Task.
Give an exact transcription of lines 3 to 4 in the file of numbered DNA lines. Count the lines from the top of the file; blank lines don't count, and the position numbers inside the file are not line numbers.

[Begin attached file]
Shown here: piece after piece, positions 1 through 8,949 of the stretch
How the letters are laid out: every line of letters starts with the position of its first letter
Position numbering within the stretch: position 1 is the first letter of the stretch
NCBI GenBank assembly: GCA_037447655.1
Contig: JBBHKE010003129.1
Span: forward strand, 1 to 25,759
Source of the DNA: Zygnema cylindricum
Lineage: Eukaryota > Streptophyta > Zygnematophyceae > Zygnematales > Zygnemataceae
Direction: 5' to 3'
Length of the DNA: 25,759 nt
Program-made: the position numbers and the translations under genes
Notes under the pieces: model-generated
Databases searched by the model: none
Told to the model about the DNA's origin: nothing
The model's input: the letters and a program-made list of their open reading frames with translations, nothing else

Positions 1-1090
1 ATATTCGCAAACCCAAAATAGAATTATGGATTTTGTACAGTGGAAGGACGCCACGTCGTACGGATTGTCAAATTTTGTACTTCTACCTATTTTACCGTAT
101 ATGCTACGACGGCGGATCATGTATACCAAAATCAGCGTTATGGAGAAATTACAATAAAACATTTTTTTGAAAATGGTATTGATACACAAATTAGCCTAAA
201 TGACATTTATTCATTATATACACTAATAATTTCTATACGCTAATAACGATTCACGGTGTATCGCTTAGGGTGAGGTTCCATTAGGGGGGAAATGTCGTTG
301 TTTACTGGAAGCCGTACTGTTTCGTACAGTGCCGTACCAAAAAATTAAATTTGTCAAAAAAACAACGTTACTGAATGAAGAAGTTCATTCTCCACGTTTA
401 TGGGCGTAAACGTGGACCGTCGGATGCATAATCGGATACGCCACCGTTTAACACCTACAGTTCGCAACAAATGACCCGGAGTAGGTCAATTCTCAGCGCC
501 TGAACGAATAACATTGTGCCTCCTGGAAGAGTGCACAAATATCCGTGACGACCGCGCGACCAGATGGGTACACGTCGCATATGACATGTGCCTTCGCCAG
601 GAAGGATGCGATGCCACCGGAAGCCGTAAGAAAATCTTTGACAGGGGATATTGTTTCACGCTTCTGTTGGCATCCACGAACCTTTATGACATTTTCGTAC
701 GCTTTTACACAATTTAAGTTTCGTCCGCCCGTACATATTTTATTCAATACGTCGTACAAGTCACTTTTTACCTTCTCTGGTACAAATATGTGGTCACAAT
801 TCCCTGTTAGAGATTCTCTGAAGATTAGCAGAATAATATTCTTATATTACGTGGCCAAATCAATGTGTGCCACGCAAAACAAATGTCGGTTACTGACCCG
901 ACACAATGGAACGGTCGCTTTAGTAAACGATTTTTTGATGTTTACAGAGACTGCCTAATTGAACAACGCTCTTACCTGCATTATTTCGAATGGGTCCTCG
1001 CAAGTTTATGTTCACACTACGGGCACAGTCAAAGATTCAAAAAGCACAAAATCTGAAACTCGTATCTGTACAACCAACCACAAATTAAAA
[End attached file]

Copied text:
Position numbering within the stretch: position 1 is the first letter of the stretch
NCBI GenBank assembly: GCA_037447655.1